Not Your Average Shutdown

[SUMMARY] False comparison: Republicans shouldn’t judge today’s shutdown threat by Gingrich’s in the 90s.

I was a twenty-four-year-old legislative aide on Capitol Hill in November 1995.  I remember sitting at my desk in the late Congressman Frank Cremeans’ office in the Longworth House Building waiting anxiously for news.  The Congressman and our Chief-of-Staff had been in a closed-door session with the rest of the relatively new GOP majority.  They eventually strode in with concerned but determined looks.  I was told that Speaker Gingrich had decided to fight, and that meant a government shutdown.

The Speaker believed we should stand on principle.  We needed to make Medicare solvent and work toward balancing the budget as promised. The Speaker was also firmly convinced that slowing the growth of Medicare was no different than what President Clinton had previously supported and that we would call him out as a hypocrite if he really wanted to fight it out in the media. (Clinton later claimed that revenue projections are what changed his mind).

I remember being more than a little nervous at the prospect of Speaker Gingrich trying to outdo President Clinton on national TV, but, regardless, I was in, and there was no turning back.  The federal government “shut down” (and reopened, and shut down, and reopened) several times between November 14, 1995 and January 6, 1996.

The media rallied around President Clinton.  They predicted a near apocalypse.  In the end, the only people outside of Washington, D.C. who even really noticed that the government had “shut down” were those who had planned winter vacations in national parks.  Of course, that didn’t stop ABC, CBS, NBC, and CNN from running coverage of children near tears because a hiking trail was temporarily closed.

The rest is now well known by all political junkies—President Clinton’s poll numbers rose, Speaker Gingrich’s fell, and, thanks to Newt’s hissy fit, we all got to experience the Monica Lewinsky fiasco, the House coup d’état resulting in Speaker Hastert, etc.

This story is often repeated by pundits these days as another Republican House is constantly battling with another Democrat President over spending with a threat of another shutdown looming.

The problem with this story is that it is a bit out-of-context and, therefore, a bit misleading.

First of all, Speaker Gingrich was already in the doghouse.  The media had been beating him like he owed them money since he had taken over the Speaker’s gavel.  It wasn’t “Republicans vs. Democrats” or even “Republicans v. Bill Clinton,” but “Gingrich vs. Clinton.”  The problem with such a scenario is that brilliant as Newt Gingrich is (and I have yet to meet a better read man in my life), he has a naturally dour personality and has never been able to discipline himself to deliver memorable sound bites.  Clinton, on the other hand, was a master of media.  The forty-second president may not have been disciplined behind closed doors, but he was darn near Marine-like in front of a camera.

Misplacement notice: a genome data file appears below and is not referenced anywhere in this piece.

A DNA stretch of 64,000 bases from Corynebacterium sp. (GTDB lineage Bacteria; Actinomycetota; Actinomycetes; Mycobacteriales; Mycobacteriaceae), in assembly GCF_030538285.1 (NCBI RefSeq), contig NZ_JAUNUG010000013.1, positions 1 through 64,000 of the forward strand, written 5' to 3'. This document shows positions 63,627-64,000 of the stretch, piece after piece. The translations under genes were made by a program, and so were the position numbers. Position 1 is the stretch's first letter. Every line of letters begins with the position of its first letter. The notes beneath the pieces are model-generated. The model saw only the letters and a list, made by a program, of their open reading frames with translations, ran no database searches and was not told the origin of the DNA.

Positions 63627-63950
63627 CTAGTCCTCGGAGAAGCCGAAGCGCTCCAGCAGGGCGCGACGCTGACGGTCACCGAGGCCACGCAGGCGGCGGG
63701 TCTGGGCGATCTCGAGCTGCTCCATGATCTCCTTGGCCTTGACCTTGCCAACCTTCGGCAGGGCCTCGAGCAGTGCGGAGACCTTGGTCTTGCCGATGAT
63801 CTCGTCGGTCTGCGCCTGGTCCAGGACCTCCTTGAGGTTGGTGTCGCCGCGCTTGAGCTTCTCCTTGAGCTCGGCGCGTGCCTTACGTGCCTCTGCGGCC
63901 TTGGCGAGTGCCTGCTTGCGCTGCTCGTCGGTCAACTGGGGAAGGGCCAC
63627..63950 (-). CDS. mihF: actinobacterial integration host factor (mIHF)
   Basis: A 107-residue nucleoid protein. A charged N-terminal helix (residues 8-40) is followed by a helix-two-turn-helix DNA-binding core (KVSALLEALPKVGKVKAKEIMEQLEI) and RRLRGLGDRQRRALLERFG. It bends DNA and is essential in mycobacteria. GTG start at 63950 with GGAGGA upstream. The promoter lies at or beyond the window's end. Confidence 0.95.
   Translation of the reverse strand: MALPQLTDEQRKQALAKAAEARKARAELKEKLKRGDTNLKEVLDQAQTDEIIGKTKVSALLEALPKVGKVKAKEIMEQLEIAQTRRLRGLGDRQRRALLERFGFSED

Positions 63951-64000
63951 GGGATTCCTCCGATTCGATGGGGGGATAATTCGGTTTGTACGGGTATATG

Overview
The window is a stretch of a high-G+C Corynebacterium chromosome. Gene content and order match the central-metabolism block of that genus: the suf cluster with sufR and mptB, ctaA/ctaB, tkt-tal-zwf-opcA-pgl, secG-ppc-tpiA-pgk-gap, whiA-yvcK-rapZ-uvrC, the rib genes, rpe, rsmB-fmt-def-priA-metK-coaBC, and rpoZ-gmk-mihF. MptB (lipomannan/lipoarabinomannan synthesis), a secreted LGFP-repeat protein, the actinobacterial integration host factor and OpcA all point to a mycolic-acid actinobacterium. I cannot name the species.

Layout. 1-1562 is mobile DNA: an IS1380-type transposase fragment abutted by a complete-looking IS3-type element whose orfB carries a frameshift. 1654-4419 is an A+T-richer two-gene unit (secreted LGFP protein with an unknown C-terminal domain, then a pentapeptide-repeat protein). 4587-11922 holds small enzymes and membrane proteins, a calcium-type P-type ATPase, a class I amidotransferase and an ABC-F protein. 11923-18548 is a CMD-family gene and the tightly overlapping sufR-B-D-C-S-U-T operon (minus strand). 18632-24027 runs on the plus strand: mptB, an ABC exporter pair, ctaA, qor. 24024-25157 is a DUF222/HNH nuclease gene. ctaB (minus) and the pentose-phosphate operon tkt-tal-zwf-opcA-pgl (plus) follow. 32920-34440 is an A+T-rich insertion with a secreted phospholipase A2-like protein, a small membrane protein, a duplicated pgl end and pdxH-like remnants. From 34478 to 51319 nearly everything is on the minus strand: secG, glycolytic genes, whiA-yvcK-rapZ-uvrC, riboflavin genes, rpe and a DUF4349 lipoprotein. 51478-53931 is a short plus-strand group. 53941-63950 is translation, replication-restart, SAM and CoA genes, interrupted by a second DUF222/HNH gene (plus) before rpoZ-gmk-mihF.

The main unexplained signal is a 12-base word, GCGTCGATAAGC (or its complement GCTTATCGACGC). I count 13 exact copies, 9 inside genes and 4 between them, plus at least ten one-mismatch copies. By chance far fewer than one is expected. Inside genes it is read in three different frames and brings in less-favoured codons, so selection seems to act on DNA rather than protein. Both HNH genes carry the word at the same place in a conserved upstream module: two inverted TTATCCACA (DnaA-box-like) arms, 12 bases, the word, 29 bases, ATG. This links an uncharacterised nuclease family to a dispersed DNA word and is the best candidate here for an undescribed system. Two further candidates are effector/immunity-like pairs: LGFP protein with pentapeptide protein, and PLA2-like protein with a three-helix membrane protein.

Second, the issue of the debate was Medicare, and Clinton successfully scared seniors, especially senior men (who had previously voted Republican in 1994) to turn on the GOP. Medicare was popular, and whenever Clinton appeared on camera talking about stopping the “gutting of Medicare,” it polled well for the Democrats.

Yet, despite all of that, Republicans did surprisingly well in the 1996 elections.  Democrats gained only two seats in the House while losing two seats in the U.S. Senate.  Bill Clinton won re-election, but largely because the economy was doing well and Bob Dole reminded too many people of the old man at the end of the street who ran “pesky kids” off his lawn. (He also had a weird habit of talking about himself in the third person more than a hip-hop artist, but I digress.)

My point is that “The 1995-1996 Showdown and Shutdown” is not necessarily applicable to the current context.  The fight is over Obamacare, which is unpopular–not Medicare, which was and is.  The spokesperson on the right is Ted Cruz, who tends to energize conservatives–not Speaker Boehner, who tends to frustrate them (and who, frankly, bores the established media to death).  Yes, the media still demonizes the right and fawns over the left, but their influence is slowly waning (can I get an Amen?).  There wasn’t a Fox News or Drudge Report to back up conservatives back in the dark days of Billary, and the blogosphere had not yet been born.

So I say fight on.  God bless you, Mike Lee, Rand Paul, and Ted “The Cruz Missile.”

Obamacare delenda est!


Featured Columnist - MattMatt Rawlings is an attorney, pastor, former Congressional aide, past music video director and prodigal preacher’s kid. Matt resides in Portsmouth, Ohio with his wife Emily, his son Jackson and his dog Duke (named after John Wayne not the university).  Matt blogs regularly at

All opinions expressed belong solely to their authors and may not be construed as the opinions of other writers or of OCR staff.

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